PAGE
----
For more information about Cirque du Soleil, visit www.cirquedusoleil.com.

Published in Theatre in Review

When Black Sabbath formed in 1968, who would have guessed they would be playing a farewell tour 48 years later? In fact, after their notorious partying throughout the mid-1970s, who would have thought they’d all still be alive? But here they are, circling the world once more with a collection of Sabbath hits to satisfy their most hardcore of fans, and then some. Only original drummer Bill Ward sits on the sidelines, much to the dismay of Sabbath fans, thanks to a dispute between the famed band members. In the meantime, Ozzy Osbourne along with guitarist Tony Iomi and bassist Geezer Butler take to the stage Tommy Clufetos, Ozzy’s solo drummer. The tour, simply called The End kicked off in Omaha on January 20th.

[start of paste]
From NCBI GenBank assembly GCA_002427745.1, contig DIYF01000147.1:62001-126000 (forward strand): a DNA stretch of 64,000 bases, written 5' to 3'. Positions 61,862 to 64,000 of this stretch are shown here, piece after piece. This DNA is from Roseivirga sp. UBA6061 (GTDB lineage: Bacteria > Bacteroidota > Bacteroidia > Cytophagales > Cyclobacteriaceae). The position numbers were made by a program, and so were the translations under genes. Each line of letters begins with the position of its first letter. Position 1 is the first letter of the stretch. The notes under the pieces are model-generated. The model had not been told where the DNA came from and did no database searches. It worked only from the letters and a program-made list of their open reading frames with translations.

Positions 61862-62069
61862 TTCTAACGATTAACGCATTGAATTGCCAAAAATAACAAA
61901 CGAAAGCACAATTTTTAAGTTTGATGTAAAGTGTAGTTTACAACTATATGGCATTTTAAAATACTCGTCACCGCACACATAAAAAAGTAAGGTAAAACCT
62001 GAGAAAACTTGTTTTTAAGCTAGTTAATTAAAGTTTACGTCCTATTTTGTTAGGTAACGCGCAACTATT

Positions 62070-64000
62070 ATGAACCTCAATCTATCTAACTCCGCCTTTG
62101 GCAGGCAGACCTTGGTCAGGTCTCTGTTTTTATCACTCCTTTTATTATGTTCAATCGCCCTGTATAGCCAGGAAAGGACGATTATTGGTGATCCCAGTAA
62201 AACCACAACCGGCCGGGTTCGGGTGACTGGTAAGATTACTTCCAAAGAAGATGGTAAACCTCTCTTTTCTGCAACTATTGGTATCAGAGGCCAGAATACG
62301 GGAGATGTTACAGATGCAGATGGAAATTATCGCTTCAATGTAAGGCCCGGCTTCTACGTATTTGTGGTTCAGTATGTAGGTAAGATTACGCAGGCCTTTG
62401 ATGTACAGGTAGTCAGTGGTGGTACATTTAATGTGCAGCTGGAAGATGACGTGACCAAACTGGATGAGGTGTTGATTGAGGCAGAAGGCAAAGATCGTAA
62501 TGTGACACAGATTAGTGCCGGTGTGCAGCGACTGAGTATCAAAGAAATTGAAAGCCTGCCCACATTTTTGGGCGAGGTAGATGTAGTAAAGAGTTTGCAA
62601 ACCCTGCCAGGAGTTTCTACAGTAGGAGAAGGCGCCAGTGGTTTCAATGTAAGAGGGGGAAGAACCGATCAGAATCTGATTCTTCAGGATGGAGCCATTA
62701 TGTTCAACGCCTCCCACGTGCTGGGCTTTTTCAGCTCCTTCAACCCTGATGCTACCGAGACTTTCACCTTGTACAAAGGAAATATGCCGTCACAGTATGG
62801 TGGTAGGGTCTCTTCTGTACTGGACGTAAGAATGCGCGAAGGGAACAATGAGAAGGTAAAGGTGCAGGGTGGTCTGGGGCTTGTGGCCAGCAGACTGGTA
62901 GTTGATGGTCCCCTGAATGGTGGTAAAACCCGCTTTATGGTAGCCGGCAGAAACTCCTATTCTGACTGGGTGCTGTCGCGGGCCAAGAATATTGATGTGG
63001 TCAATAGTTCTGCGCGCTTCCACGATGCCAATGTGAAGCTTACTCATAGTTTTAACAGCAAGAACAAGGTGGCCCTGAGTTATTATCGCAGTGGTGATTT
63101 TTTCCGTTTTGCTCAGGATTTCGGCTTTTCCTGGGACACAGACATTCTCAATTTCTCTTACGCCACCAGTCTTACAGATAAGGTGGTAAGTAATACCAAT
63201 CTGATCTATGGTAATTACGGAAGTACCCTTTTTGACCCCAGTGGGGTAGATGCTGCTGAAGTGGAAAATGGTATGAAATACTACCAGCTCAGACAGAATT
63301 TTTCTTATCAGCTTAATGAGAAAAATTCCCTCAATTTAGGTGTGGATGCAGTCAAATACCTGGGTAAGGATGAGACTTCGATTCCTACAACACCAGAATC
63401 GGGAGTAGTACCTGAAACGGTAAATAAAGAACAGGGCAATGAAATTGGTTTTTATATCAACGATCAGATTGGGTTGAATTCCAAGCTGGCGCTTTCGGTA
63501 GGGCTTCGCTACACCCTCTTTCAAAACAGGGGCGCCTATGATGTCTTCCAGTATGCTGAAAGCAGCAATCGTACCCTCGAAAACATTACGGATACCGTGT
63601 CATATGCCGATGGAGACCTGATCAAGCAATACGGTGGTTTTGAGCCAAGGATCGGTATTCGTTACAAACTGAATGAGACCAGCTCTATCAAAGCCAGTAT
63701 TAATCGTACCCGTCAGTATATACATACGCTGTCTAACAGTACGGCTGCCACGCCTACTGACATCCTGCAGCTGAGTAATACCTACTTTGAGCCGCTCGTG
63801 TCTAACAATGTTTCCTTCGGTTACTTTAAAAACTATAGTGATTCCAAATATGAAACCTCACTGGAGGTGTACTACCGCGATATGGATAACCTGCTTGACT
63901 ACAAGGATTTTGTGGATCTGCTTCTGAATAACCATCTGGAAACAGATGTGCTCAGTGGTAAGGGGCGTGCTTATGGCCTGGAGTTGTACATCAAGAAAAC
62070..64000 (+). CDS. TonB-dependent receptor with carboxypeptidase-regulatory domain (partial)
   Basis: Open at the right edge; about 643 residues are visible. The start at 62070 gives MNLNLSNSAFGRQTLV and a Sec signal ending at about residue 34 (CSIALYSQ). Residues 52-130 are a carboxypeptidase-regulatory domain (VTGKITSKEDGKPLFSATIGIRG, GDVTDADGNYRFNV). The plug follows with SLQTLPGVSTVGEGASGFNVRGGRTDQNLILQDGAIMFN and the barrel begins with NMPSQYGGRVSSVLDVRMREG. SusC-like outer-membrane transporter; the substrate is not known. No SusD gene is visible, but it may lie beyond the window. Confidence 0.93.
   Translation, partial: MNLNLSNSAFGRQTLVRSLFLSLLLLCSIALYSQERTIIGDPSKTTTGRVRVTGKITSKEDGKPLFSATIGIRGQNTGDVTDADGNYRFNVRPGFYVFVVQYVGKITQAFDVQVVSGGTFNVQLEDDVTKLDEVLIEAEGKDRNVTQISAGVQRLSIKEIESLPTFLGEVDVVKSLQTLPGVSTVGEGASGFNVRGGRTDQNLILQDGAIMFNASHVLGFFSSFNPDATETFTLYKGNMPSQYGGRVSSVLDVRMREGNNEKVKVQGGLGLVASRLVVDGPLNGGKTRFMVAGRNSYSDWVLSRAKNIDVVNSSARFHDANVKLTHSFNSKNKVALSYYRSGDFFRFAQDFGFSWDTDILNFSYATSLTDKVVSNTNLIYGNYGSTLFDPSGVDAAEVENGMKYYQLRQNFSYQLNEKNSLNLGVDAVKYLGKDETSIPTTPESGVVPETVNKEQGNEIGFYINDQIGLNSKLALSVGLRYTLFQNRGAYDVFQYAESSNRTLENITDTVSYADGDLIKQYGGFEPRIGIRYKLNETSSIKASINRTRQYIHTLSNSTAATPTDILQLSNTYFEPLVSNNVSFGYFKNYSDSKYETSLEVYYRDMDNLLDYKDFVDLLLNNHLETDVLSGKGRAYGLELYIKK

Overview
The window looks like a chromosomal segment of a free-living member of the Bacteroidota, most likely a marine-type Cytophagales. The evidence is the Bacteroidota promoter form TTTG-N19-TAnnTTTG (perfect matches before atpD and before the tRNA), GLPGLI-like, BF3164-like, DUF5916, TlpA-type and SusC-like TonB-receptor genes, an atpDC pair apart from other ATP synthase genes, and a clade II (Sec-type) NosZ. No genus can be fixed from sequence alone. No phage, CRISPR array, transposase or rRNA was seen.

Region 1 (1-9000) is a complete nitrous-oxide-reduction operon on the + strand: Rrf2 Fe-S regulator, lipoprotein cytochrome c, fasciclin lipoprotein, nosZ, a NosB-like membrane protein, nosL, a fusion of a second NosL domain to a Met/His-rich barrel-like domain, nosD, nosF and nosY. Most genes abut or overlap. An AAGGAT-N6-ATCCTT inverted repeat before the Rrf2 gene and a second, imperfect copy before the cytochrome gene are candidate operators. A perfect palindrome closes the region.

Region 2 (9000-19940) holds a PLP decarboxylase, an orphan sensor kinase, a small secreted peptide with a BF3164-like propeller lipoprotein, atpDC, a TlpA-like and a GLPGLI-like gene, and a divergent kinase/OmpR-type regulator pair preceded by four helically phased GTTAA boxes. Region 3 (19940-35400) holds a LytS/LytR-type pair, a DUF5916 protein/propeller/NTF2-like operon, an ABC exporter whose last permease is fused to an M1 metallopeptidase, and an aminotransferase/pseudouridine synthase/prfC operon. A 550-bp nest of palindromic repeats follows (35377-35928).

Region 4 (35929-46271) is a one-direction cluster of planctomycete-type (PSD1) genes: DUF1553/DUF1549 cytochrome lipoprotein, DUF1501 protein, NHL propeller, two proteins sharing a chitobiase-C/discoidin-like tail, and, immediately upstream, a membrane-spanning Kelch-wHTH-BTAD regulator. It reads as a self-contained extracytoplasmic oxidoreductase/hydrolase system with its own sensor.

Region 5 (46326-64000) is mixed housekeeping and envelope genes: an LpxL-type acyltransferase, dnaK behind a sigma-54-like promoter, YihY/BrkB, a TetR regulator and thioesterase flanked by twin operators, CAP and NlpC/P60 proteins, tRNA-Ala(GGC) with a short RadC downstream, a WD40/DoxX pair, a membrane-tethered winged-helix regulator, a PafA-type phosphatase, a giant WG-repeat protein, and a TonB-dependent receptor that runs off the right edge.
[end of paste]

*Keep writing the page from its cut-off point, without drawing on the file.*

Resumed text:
Black Sabbath is not only responsible for countless bands in the metal genre as a true pioneer in their music field, they have also survived in many ways most bands could not. One of the few bands that maintained their success level after changing lead vocalists - Ronnie James Dio in 1979 then Ian Gillan in 1983 – Black Sabbath remained in the forefront of heavy metal and even found moderate triumph when switching to more unknown singers (Glenn Hughes, Tony Martin) before reuniting with Dio in 1992 for the Dehumanizer album. After bringing back Martin for two albums in the mid-nineties, the band found big success once again touring alternately with Osbourne and Dio. In 2013 Black Sabbath released their first album with Osbourne since 1978’s Technical Ecstasy, a release that received critical acclaim, modestly titled 13.